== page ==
Thursday, November 22, 2012


Thanksgiving. I could write a long note of cliche memories and expectations of this day, but I'm not going to this year. I'm thankful every day.

This year, this time, I was planning on being on the east coast. Today in fact. I spent countless hours researching relief groups, talking to contacts, and ready to lay down money for a flight. I asked two things in return; a ride to/from the airport and a 2' x 6' area to sleep for 4 days. I like helping. I helped after Katrina and it was life changing. It was such an eye opener and it felt reallly good. So in wake of hurricane Sandy I was ready to go help. With the horror stories still circulating about the event and the work that needs to be done, I wanted my help to count.

I'm sitting in Sheboygan Falls with my family today. I couldn't be more thankful to what I have come home to, but I still wish I could have had the opportunity to help out East. I talked to about 6 different people/organizations personally about me coming to help and I got 6 answers. We can't help you or you can't help us, we don't need you, or we already have enough help. After 6 tries I gave up.

I continued to watch the news and segments about the disaster relief. I laughed at the TV when they asked for help. No one wanted my help. A mid-westerner willing to give up my Thanksgiving celebrations and money to help those in need was denied on every attempt. My pity is gone. It is sad that I now think of all of New York as selfish, stubborn people. I can only help to think if I was in need, they'd book the next trip to Europe.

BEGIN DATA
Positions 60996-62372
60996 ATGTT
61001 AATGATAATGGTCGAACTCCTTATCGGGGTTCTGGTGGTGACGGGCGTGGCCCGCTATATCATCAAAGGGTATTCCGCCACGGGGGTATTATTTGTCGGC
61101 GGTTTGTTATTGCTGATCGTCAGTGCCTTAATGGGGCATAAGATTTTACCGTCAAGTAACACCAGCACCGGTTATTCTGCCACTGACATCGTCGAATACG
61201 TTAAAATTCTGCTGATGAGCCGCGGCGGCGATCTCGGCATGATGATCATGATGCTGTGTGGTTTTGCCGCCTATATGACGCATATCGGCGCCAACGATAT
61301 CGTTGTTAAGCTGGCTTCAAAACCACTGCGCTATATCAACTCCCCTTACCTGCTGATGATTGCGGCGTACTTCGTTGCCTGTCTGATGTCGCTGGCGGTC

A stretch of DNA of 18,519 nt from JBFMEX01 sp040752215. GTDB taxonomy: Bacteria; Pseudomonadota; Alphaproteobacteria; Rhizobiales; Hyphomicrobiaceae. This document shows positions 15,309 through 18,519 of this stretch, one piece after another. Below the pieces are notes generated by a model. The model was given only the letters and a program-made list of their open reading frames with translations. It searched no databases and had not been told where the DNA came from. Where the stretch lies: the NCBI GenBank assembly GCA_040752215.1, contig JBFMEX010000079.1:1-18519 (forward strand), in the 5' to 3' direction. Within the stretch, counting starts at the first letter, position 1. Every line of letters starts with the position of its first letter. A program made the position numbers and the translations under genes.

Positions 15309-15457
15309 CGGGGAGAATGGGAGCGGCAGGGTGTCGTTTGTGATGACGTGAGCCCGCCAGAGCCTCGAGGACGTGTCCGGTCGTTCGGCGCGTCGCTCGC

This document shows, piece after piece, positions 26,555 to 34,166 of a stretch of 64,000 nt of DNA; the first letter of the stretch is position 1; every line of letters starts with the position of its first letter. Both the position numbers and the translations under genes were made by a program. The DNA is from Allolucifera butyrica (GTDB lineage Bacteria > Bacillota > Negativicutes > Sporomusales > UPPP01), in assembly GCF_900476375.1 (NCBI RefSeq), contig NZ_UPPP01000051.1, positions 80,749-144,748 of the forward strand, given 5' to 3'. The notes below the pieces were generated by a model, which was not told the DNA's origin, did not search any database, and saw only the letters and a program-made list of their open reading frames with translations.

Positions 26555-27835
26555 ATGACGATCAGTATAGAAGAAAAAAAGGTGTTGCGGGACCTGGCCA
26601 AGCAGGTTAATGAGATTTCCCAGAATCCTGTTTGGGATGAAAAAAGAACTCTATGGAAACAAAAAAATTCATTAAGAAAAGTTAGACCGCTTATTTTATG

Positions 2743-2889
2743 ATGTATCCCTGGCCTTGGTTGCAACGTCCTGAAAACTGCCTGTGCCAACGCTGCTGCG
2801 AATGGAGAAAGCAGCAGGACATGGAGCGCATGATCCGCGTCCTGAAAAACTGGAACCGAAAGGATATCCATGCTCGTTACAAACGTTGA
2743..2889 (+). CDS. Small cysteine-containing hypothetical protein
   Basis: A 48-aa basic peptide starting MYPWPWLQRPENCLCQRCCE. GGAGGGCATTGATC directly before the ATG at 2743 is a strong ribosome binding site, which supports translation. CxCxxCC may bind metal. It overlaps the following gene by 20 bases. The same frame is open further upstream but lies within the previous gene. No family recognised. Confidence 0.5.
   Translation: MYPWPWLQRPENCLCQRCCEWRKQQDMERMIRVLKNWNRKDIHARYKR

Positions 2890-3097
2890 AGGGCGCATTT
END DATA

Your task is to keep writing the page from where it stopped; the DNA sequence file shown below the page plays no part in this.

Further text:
I have mixed feelings today. I have the best family a girl could ask for and I'm going to indulge in more food today than I should consume all week, yet my help was denied. It hurts.

Sometimes, you should accept help.

My professor told me on the day of my graduation; "Promise me one thing Berea. You won't be afraid to ask for help. Promise?"

I am not saying this because I am in need, for I have learned to be content whatever the circumstances. I know what it is to be in need, and I know what it is to have plenty. I have learned the secret of being content in any and every situation, whether well fed or hungry, whether living in plenty or in want. I can do all this through him who gives me strength.
Philippians 4:11-13

Tuesday, November 13, 2012

When God Closes One Door, He Opens Another